Flavoring Essence Oils

Posted on: January 2nd, 2013 by admin 7 Comments

Flavoring oils are mostly combinations of natural and synthetic flavor chemicals which are compounded by professional flavor chemists.

Natural oils used in flavored coffees are extracted from a variety of sources such as vanilla beans, cocoa beans, and various nuts and berries. Cinnamon, clove, and chicory are also used in a variety of coffee flavors.

Synthetic flavor agents are chemicals which are manufactured on a commercial basis. Flavor chemists blend many such oils to achieve specific flavor combinations. While other food flavors may be composed of nine or 10 ingredients, coffee flavors require up to 80 different compounds. An ideal flavor should mask some of the harsh notes of the coffee yet not interfere with its aromatic characteristics. Virtually any taste can be reproduced. Most consumers prefer coffee flavors with sweet creamy notes.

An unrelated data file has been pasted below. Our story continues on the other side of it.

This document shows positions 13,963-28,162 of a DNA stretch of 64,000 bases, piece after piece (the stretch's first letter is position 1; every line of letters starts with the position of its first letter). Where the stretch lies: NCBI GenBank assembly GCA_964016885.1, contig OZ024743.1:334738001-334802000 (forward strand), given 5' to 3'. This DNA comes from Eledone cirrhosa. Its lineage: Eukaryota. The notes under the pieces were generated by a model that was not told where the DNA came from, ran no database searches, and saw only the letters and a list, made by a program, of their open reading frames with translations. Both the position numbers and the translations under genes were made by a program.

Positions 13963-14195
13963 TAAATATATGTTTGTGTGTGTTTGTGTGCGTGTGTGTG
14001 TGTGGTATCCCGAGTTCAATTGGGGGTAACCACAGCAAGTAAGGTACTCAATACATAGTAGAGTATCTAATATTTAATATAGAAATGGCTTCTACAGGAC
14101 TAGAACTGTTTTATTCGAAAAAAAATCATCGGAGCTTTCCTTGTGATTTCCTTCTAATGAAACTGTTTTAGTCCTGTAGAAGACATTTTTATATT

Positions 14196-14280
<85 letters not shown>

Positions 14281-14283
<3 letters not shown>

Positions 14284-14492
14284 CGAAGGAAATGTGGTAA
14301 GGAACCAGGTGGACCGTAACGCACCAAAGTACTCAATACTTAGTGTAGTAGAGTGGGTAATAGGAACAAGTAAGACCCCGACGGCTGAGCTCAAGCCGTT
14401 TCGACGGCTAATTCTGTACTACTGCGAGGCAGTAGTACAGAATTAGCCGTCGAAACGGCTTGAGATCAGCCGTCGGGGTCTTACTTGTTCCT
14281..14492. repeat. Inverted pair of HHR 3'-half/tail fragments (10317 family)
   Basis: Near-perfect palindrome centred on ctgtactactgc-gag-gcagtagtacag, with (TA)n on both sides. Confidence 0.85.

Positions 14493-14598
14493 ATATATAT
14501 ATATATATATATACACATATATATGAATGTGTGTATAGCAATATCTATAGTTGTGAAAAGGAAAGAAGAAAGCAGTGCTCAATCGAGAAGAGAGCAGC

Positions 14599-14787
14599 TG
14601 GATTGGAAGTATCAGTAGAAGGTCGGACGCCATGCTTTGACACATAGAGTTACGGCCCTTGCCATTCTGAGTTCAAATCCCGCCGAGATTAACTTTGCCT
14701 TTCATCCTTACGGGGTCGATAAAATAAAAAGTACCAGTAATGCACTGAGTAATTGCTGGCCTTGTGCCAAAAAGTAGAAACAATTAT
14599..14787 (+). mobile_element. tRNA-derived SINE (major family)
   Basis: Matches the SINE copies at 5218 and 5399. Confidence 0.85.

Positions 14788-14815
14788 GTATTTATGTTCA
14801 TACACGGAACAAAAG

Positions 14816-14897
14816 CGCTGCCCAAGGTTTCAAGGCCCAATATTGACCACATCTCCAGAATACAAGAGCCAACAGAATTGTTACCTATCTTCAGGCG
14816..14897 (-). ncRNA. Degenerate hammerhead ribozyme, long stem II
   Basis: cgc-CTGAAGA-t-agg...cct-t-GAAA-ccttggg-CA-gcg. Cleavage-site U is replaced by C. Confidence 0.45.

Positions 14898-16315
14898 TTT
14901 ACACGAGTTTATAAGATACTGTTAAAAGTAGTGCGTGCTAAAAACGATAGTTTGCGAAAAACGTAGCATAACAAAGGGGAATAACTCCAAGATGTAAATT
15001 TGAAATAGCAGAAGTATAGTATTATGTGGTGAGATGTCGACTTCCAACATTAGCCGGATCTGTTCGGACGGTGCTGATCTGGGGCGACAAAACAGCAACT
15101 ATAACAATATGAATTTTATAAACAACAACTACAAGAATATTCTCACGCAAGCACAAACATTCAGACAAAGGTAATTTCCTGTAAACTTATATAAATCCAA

The pure flavor compounds described above are highly concentrated and must be diluted in a solvent to allow the blending of multiple oils and easy application to the beans. Common solvents include water, alcohol, propylene glycol, and fractionated vegetable oils. These solvents are generally volatile chemicals that are removed from the beans by drying. The current flavoring essences technology uses stable solvents which leave the beans with a glossy sheen and longer lasting flavor.

The flavor chemicals and the solvents used in flavors must not only be approved for use in foods, but they must also not adversely react with the packaging material and the processing equipment with which they come into contact.